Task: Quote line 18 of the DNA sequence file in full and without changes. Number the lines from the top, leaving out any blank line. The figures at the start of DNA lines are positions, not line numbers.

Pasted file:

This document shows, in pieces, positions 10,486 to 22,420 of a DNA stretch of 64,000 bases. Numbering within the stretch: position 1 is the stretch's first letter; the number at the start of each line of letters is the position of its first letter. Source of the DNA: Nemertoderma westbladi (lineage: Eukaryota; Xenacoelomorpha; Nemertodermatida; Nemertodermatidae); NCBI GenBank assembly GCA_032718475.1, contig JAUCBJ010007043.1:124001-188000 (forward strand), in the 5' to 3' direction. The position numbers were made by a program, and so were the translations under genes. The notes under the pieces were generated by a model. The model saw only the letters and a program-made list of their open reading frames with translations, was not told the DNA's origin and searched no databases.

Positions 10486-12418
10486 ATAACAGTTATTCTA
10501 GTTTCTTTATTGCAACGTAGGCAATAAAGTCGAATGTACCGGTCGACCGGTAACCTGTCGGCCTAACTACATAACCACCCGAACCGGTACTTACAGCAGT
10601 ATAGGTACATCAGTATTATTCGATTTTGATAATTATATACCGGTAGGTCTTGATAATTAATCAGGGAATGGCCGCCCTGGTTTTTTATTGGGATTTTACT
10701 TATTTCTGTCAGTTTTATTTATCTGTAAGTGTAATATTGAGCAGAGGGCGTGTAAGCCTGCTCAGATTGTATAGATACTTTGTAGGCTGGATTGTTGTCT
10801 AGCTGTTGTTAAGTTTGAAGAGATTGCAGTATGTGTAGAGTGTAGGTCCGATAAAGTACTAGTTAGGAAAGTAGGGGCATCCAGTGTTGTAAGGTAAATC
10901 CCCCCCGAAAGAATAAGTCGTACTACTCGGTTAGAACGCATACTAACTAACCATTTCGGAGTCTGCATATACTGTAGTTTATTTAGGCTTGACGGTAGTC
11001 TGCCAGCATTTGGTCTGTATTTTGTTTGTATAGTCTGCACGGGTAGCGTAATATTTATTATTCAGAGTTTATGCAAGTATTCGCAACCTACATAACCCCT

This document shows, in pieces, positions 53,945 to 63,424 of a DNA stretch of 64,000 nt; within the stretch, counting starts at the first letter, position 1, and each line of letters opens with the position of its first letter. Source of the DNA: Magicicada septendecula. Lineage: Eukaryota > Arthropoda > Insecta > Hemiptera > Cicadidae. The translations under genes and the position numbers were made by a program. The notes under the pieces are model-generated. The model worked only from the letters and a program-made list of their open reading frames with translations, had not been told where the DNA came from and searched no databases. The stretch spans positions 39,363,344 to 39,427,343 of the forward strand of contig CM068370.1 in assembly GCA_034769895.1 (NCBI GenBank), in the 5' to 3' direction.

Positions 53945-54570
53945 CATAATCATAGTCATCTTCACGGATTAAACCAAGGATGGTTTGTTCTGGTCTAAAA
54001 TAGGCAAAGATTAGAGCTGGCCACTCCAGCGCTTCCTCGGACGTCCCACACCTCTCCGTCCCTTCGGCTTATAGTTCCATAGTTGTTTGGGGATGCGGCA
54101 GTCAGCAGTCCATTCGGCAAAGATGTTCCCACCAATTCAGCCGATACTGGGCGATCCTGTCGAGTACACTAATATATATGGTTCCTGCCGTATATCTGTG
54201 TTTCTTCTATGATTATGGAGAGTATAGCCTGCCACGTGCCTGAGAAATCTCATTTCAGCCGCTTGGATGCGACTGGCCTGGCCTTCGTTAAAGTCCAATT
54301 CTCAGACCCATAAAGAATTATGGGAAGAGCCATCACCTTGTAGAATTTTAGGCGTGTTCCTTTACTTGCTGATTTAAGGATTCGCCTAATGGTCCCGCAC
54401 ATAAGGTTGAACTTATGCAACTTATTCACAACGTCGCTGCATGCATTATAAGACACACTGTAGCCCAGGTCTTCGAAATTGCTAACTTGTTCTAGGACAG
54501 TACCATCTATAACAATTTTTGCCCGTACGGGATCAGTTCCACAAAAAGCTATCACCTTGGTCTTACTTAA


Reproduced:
54501 TACCATCTATAACAATTTTTGCCCGTACGGGATCAGTTCCACAAAAAGCTATCACCTTGGTCTTACTTAA